>The Seattle Police Department released a public statement addressing the incident. Within the statement, the Department released the following information:
“In mid-February 2011, Traffic Captain Belshay began to review some supervisory inconsistencies within the Traffic Section’s DUI squad. Upon closer examination, it was determined that administrative policy violations were in fact occurring.
Seattle Police Chief Diaz was briefed and Assistant Chief McDonagh of Special Operations, which oversees Traffic, forwarded this information to the Office of Professional Accountability. On March 8th an investigation was opened into the conduct of the DUI squad sergeant. The investigation was broadened into the conduct of three other officers assigned to the DUI squad.
The employees were administratively reassigned on March 16th. They include a 32-year veteran sergeant, a 23-year veteran officer and two 12-year veteran officers. The last remaining DUI squad officer has not been named in this investigation and remains on normal duty.
The scope of the investigation at this point focuses on the administrative policy violation of screening all arrests with a supervisor in person, which department policy requires. This investigation is in its infancy. The scope may change as new information is developed.
Seattle Police commanders have met with Craig Sims, head of the Criminal Division at the City Attorney’s Office, and advised him of the internal investigation into members of the DUI squad. Seattle Police commanders believe that these concerns are limited to the DUI squad.
The DUI squad is comprised of one sergeant and four officers and works nighttime hours. Efforts are underway providing for temporary backfill for these duties while the involved employees are on administrative reassignment. The crime of Driving Under the Influence is also regularly enforced by on-duty Seattle Police officers outside of the Traffic Section.”
The statement was released as a video on SPD’s website. The Department’s choice of a video press release has been criticized since it means that there was no news conference and, therefore, no questions could be asked by news reporters.
The fact that SPD avoided making a public appearance through a news conference could make the Department seem like it is trying to circumvent a transparent process that the public is able to see. This is especially true amid the current suspicion about the business practices and professionalism of the SPD. The Department is currently under review by U.S. Department of Justice over allegations that officers used excessive force in several high-profile cases. The Justice Department, among other things, is looking at whether the Police Department has adequate procedures to ensure that front-line supervisors are performing their jobs.
The main concern with the state of the current investigation is that SPD is not making itself available to the public, and therefore, making its practices seem evasive and manipulative.
Seattle Police Officer’s Guild President Rich O’Neill said there was a policy violation, but said it’s not a big scandal. “Realistically it’s just an internal paperwork issue and you could have turned the paperwork in with no signature on it and it would have been just as valid.” Even so, the investigation raises questions about how DUI cases might be affected.
The issue with the investigation is that for several months, sergeant was not screening the arrests in person. Sergeant Abe routinely did not report to work and approved DUI arrests by telephone. Officers began to use a rubber stamp to affix the sergeant’s name to reports, instead of having the sergeant review the report himself. Now, it is speculated as to whether or not the sergeant was contacted at all to review the reports and perhaps the rubber stamps of the sergeant’s approval were used by the arresting officers at their discretion.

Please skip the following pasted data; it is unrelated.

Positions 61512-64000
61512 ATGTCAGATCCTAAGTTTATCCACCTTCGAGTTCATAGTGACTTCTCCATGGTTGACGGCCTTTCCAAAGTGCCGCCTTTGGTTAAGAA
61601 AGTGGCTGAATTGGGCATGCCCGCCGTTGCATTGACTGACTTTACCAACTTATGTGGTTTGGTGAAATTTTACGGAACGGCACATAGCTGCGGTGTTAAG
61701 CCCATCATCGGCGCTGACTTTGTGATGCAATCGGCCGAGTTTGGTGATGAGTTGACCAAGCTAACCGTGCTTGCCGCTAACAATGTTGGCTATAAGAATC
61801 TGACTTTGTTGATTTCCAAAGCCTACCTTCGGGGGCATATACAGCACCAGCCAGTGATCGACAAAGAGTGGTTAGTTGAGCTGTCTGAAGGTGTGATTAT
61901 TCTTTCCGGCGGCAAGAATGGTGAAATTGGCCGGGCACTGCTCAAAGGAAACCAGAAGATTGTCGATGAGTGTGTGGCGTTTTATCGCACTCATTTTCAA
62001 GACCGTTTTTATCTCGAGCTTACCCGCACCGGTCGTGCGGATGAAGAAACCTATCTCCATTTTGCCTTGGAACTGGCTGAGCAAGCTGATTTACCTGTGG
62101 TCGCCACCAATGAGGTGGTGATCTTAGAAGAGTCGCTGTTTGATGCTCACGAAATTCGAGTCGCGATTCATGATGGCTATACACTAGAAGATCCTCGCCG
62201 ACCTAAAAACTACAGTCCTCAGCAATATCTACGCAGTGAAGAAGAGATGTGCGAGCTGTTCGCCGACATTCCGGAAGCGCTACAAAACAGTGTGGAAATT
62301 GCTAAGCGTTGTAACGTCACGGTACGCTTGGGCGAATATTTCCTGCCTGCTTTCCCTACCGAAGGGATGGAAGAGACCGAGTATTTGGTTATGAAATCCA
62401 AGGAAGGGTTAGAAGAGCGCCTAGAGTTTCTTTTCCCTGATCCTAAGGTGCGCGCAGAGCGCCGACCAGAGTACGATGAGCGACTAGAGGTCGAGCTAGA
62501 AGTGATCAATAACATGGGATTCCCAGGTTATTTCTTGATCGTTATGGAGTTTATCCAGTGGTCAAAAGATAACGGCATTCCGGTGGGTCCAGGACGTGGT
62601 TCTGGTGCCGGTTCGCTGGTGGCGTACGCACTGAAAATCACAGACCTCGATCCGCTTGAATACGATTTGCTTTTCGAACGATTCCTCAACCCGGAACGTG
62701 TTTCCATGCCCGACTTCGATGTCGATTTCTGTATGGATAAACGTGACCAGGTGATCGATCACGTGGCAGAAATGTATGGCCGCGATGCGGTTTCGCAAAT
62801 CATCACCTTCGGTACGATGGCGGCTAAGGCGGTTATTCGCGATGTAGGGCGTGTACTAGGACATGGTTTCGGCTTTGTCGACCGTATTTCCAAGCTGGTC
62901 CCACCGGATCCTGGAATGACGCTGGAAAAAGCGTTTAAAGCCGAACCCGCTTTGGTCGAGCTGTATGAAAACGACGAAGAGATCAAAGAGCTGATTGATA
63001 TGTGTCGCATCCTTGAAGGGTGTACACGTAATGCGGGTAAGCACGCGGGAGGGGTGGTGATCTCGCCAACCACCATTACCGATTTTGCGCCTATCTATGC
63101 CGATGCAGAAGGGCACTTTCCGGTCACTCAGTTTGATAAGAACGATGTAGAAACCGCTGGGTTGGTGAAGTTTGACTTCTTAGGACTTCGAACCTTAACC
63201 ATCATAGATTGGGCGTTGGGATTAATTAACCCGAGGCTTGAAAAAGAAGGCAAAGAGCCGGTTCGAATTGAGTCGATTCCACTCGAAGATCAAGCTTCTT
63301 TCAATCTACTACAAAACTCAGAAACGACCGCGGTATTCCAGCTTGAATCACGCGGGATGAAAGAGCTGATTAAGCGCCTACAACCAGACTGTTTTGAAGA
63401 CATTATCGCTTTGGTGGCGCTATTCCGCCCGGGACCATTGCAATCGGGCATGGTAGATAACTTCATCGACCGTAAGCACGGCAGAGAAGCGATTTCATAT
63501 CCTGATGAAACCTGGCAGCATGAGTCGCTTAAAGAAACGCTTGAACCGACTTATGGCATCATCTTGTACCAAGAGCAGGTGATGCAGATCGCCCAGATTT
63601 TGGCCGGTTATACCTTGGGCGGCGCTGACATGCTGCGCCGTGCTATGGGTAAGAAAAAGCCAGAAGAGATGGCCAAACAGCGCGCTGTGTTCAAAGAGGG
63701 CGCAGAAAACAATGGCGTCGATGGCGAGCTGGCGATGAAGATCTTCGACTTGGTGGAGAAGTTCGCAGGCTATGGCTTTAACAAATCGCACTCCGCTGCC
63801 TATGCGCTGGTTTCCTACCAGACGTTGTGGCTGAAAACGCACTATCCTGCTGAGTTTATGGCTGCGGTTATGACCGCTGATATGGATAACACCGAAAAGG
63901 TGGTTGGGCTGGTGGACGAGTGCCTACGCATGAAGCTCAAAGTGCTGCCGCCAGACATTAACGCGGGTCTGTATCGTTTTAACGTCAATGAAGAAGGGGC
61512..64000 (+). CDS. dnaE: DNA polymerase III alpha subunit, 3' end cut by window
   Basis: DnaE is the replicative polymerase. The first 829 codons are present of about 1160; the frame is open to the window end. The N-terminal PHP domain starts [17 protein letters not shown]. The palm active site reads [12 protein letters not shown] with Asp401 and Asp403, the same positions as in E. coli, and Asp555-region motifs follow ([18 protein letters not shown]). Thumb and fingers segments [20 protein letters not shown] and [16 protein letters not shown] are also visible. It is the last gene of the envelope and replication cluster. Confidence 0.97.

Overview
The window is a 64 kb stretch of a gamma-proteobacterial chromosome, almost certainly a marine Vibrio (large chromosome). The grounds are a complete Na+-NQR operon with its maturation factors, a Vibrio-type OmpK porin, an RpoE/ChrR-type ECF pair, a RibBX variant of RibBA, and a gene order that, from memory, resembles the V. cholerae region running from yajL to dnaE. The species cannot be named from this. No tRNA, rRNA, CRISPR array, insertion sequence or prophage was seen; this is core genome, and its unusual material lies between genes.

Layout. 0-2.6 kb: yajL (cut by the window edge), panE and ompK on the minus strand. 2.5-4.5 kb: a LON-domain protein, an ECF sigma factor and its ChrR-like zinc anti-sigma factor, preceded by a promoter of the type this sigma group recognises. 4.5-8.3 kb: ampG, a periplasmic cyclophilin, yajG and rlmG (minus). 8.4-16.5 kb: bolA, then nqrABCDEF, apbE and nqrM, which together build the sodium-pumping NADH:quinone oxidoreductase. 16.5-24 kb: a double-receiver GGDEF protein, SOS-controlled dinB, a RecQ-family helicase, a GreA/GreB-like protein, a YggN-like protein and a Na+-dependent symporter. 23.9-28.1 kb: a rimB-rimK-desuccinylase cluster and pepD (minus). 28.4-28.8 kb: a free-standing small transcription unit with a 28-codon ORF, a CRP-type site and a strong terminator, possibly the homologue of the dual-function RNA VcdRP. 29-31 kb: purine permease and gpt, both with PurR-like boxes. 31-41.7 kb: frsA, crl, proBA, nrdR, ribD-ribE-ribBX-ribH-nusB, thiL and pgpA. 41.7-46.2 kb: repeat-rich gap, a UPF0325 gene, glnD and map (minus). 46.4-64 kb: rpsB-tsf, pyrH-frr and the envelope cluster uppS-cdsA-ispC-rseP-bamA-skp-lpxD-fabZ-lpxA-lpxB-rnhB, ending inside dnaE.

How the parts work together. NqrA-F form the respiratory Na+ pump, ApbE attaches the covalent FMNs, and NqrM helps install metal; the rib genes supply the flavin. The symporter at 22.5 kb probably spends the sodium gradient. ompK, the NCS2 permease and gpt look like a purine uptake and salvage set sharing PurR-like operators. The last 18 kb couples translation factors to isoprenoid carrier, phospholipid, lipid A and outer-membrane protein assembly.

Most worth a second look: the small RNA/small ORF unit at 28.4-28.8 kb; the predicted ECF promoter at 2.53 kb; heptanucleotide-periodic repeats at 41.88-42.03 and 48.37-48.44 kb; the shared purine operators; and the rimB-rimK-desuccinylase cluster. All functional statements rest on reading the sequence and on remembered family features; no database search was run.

SPD manual policy currently mandates that whenever officers arrest or detain someone in any type of crime, a sergeant “shall be notified so that an in person review of the incident can occur.” Once at the scene or the precinct, supervisors are supposed to review the circumstances of the arrest and the condition of the suspect. The supervisor is supposed to evaluate the appropriateness of any allegation, sign off on any jail booking or release, and ensure evidence is properly collected and preserved, according to the manual.
Even though this procedure may be unique to SPD (Washington State Troopers and Sheriffs are not required to have sergeants screen cases), it is still notable that the sergeant and officers were willing to circumvent implemented policy. This could also raise questions about whether these officers were disregarding other policies of DUI arrests, including the administration of Field Sobriety Tests and lawful arrest procedures.
The Department is trying to make the investigation seem like it is only an administrative paperwork issue, stating without the question of the sergeant’s signature, the arrests were otherwise valid and supported by sufficient evidence. However, DUI officers arrest and process more than 1,000 drivers per year, meaning that this “administrative paperwork issue” could affect a substantial number of people.
Currently all but one member of the Seattle Police DUI squad are administratively reassigned and are being investigated. For now, other officers will be specially assigned to take over the nighttime squad’s regular DUI-enforcement duties during the investigation and patrol officers will continue to watch for impaired drivers. One DUI Squad officer, Eric Michl, has not been named in the investigation and remains on duty.
The King County Prosecuting Attorney’s Office is currently awaiting results of the police investigation to determine if it might have an impact on any DUI cases, including felonies involving injuries or deaths.
For more information and updates about the investigation, visit: